Zombie Shares

Dennis McCarthy – (213) 222-8260 – dennis@monarchbayassociates.com

Well, “zombie shares” caught my eye.  I clicked on the article in the online magazine “Growth Capitalist” to find out just what are “zombie shares”.

Zombies, as I understand it, are the dead reanimated and controlled by someone through witchcraft.  Zombies move and react to their surroundings like they are alive but, in reality, they are not.

So, I presume that, “zombie shares” are shares of stock that look like normal shares but, in reality, are different.  In the example that follows, you’ll see that “zombie shares” may look like they’re still outstanding and held by the shareholder of record but, in reality, they are not.

In the “Growth Capitalist” article, the “zombie shares” are shares that have effectively been repurchased by and now voted by the issuing company but are left outstanding in the hands of the prior owner to permit the shares to be counted in shareholder votes. So, they’re “zombie shares”.

I mentioned something like this in prior posts on M&A defense such as “M&A Defense Checklist”.  In that context, however, a hostile investor would obtain effective voting control or effective ownership without tripping the definition of ownership to trigger a “poison pill” or 13(d) disclosure.  A hostile party, therefore, could control many more shares than its visible ownership would indicate.

At the time I posted, “M&A Defense Checklist”, I didn’t have a cool name like “zombie shares”.

The link to the article at “Growth Capitalist” is below.  Thanks to them for adding this colorful name.

As always, please contact me to assist your company to raise equity or debt or to complete M&A projects.

Article: http://www.growthcapitalist.com/2012/07/zombie-shares-race-to-bottom-at-issue-in-emmis-take-private-plan/

Impending 13D Rule Changes

Lippert Heilshorn & Associates Inc., the well-known investor relations firm (LHA), has published the following interesting summary of the impending rule change to 13D reporting and shareholder buying (www.lhai.com).

Schedule 13D Rules

Large fund managers, activist investors and hedge funds are squaring off against some major corporations and their legal counsel over a proposal to significantly modify the Schedule 13D reporting requirements.  Currently, institutional investors must report to the SEC when they have reached a 5% or greater equity stake in a public company within 10 days of establishing the position.  The proposal sent to the SEC by the prominent law firm Wachtell, Lipton, Rosen & Katz recommends shortening that reporting period to one day, followed by a two-day cooling off before being able to buy more shares.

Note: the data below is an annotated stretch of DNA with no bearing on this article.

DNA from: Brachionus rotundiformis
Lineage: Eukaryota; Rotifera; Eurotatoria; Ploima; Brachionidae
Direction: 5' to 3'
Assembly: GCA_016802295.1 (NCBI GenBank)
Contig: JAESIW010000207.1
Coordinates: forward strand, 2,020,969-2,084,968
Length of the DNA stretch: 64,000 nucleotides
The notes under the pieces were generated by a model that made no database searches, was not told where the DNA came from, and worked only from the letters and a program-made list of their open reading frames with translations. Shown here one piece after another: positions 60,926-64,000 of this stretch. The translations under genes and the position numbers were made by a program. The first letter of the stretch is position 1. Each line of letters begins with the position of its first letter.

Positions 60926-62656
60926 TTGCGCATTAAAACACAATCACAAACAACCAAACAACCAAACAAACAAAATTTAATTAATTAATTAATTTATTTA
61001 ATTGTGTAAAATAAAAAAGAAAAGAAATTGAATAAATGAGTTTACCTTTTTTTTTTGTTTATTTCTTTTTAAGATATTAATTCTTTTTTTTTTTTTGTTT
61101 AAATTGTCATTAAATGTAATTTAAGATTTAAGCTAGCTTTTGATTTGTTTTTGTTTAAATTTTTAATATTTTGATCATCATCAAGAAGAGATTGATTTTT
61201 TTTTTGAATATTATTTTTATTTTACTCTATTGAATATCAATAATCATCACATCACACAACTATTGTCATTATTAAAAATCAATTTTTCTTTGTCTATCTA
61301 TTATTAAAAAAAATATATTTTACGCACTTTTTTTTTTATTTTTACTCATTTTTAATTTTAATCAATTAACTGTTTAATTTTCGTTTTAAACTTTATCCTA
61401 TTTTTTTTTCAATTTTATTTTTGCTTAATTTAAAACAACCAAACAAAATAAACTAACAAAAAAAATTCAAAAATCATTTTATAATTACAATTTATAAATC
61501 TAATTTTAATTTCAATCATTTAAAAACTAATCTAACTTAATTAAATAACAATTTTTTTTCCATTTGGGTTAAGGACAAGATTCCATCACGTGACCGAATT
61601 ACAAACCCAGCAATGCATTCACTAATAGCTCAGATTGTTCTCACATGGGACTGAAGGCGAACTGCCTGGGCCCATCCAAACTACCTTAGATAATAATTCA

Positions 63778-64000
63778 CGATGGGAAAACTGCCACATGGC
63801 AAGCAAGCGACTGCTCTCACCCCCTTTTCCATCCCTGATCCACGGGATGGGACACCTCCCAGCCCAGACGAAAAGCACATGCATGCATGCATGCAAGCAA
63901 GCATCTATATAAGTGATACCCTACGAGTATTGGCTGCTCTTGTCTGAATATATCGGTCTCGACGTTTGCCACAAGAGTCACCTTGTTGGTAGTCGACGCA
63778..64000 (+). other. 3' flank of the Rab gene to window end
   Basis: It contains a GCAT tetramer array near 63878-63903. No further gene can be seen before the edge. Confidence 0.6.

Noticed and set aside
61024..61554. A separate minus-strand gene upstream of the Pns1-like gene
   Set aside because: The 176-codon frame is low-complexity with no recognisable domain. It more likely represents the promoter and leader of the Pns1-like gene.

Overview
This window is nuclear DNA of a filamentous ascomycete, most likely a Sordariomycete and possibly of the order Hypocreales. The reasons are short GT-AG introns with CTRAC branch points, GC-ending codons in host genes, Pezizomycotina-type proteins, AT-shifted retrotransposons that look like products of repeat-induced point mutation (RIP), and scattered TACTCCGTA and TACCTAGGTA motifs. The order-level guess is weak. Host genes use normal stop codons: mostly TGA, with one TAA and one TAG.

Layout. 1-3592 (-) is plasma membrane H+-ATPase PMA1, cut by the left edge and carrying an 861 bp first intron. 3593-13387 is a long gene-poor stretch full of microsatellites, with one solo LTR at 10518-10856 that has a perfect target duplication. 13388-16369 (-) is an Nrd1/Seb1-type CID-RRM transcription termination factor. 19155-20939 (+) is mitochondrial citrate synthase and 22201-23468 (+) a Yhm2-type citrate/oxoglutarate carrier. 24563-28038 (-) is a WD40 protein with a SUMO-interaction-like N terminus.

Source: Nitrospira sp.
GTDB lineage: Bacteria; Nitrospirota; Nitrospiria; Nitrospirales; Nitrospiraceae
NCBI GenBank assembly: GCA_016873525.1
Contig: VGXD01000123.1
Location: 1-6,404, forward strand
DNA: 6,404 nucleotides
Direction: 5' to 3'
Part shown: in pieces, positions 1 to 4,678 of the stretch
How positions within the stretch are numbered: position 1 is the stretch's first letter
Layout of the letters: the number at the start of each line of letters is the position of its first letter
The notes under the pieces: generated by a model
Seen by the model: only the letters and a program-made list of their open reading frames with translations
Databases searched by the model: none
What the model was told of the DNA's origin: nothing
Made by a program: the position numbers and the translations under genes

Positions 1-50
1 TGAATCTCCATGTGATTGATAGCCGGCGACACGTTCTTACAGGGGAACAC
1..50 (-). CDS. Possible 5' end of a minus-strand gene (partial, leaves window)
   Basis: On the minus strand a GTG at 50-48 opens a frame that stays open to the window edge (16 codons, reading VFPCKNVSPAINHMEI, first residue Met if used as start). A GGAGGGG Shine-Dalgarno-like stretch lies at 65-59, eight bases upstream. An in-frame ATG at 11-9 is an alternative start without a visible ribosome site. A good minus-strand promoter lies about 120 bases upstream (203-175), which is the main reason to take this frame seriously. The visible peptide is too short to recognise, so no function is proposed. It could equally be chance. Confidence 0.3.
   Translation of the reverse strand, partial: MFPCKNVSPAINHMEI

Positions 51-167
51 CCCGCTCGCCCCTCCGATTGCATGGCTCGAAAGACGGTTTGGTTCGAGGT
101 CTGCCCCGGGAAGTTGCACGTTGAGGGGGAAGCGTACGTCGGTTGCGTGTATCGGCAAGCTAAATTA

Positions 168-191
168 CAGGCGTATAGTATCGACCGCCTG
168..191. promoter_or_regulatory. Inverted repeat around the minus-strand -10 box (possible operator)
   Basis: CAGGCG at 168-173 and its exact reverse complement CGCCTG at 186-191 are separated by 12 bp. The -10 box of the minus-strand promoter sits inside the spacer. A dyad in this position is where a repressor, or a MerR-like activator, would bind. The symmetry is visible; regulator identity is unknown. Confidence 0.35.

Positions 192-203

According to Wachtell, the current system allows “market manipulation and abusive tactics” as investors can buy far more than 5% before the public is aware of its intentions.  The firm cites the case of J.C. Penney, where two hedge funds amassed 27% of the company’s shares before filing a 13D.  Wachtell adds that investors who sell shares in the days prior to the 13D filing lose out on a potential profit, as share prices typically increase following the disclosure.

As expected, funds and activist investors see this as an attempt to unjustly protect underperforming corporate management and, according to a document they presented to the SEC, will “chill activity which helps give life to shareholder democracy.”  They contend that shortening the reporting period increases their cost of building a position; consequently, they would invest in fewer companies and fewer shareholders would receive the premium hedge funds pay.  Some of the nation’s largest money managers and pension funds joined together earlier this year in a meeting with the SEC to argue against the Wachtell proposal.

LHA’s position is that the SEC needs to consider what is best for all investors and the market, as well as look at its requirements for “transparency” as applied to issuers against its requirements of investors and other market participants.  We believe timely disclosure of accurate information leads to efficient markets.  Thus, a shortening of the window between accumulating and reporting a position is positive. On the other hand, a two-day cooling-off period makes no sense if the objective is an efficient market.  We also note that according to Factset Mergermetrics, there have been only two cases since 2008 where hedge funds have accumulated positions greater than 15%, one of which is the aforementioned J.C. Penney.  As one blogger wrote, the Wachtell proposal “may be a remedy in search of a problem.”

Finally, from our investor relations perspective, if information flow is made more efficient by earlier disclosure via a Schedule 13D, the same logic applies to shortening the Form 13F reporting rules, under which institutional investors currently report their holdings on a quarterly basis some 45 days after the quarter end.  Certainly the technology exists to drastically cut that timeframe, which would allow for better communication with current shareholders.